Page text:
Directors: Chris Buck & Jennifer Lee
Writers: Jennifer Lee, Chris Buck, Marc Smith, Kristin Anderson-Lopez, and Robert Lopez
Over the weekend, our entire family went to 9:15 a.m. screening packed with Frozen devotees. It was an all-ages show, which probably sounds like hell to many but there was actually a childless couple behind us in line, so I guess it’s not too noisy – or else they really, really wanted to see the sequel to Frozen and couldn’t fit it in at any other time. I have grown to like the all-ages screening, in part because they turn the sound down, but mainly because it’s sweet to hear kids responding to what is on screen, especially a movie like this one, which was For The Fans.
If you want my two-second review, Frozen II was a lot of fun but not a great sequel, on par with Toy Story 2 or even, um, let me see here, I realize I haven’t actually seen a lot of sequels to kids’ movies. My relationship to kids movies is, generally: something to put on while I clean and I need my children to stay in one place. However, I have a soft spot for Frozen.
It’s a snow day favorite for my son, and I’ve watched it several times—often because I’ve sat down to watch “just the one scene” and ended up staying for the whole thing. I love the dynamic between the sisters and the northern setting with its blue-tinged color palette. Also, Olaf.
The problem with Frozen II is that I’m not sure it would make much sense if you hadn’t seen Frozen multiple times. The story is overly complicated, as if it’s trying to answer every stray question about the Frozen cosmology. Qs like: Why does Elsa have these strange powers? What is the extent of Elsa’s powers? How does the magic work? What can it do? Where does it come from? Does anyone else in the family have powers? Why did Anna and Elsa’s parent leave? How did they really die? What did they know about Elsa’s powers? How did they meet and fall in love? Will Anna and Kristoff eventually marry? How’s Olaf doing? Sven? Is there anyone else who can talk to reindeer or is it just Kristoff?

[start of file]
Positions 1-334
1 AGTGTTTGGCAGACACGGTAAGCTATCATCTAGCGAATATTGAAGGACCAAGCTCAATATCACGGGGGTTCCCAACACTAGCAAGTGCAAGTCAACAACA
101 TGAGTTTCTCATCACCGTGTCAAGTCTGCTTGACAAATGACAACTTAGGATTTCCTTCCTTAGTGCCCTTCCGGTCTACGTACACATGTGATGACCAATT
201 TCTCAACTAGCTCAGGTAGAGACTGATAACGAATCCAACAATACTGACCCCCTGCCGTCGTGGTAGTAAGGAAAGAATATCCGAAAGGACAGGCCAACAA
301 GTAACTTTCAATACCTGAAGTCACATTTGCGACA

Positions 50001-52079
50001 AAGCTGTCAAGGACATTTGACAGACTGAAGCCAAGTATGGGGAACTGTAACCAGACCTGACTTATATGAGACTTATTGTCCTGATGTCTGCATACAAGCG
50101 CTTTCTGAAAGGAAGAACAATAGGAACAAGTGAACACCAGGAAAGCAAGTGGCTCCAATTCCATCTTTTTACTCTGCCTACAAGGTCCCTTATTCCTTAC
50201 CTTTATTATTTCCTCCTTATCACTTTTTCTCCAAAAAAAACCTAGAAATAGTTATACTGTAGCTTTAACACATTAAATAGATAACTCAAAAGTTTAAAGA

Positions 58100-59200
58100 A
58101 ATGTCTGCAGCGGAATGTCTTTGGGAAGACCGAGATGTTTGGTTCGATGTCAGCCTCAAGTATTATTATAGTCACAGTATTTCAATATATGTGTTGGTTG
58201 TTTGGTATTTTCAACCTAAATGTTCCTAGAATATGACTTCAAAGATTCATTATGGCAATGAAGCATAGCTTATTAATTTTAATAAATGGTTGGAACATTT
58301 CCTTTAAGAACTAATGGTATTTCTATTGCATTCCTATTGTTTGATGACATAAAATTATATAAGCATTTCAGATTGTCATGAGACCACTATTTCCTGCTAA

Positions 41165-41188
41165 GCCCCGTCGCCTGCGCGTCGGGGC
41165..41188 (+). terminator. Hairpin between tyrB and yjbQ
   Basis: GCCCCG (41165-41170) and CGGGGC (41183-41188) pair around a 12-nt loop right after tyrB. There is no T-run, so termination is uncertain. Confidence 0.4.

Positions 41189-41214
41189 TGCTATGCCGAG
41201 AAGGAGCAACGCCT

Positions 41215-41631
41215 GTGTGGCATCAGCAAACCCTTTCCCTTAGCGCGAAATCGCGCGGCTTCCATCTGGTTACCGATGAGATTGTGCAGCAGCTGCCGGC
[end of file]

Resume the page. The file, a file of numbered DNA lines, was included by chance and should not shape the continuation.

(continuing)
To its credit, the writers seem to understand that they are throwing a lot at their viewers, plot-wise, because early in the movie, Olaf re-enacts the entire story of Frozen while skating on a frozen puddle. Also, you do get pretty good answers to all the questions, as well as a environmentally progressive message about how damming rivers is harmful to local ecology, which I wasn’t expecting, but appreciated. There’s also a solid parody of an 80s power ballad, and a new Olaf song, “When I Am Older,” which could be the theme song for all six-year-olds. My son’s favorite song is “Some Things Never Change,” an opener that indicates, of course, that everything is about to change.
What else? There are many evocative mists, flowy dresses and high-heeled boots, and autumnal vistas. There’s also an ice horse, which my daughter adored. She’s two, and she doesn’t talk much, but every time she saw that horse, she really, really tried to say “horse.” Over the course the movie, she also attempted to say Olaf multiple times, which came out sounding like “O-ya!” Which was adorable, obviously, and pretty much made the whole movie worthwhile for me.
This review is a little hodgepodge because I watched most of the movie with my daughter going back and forth between her seat and my lap, and so my attention was always partly focused on her. It’s possible that the story is more coherent than I’m giving it credit for, and if I’d gone by myself, I would have gotten more out of it. But I enjoyed it as a family movie that managed to amuse both a seven-year-old and a two-year-old. And, I’m sure it will be streaming in our home 6-9 months from now. The test of its ultimate quality will be if I am able to sit down for “just one scene,” or if I am drawn in and end up watching it all over again.
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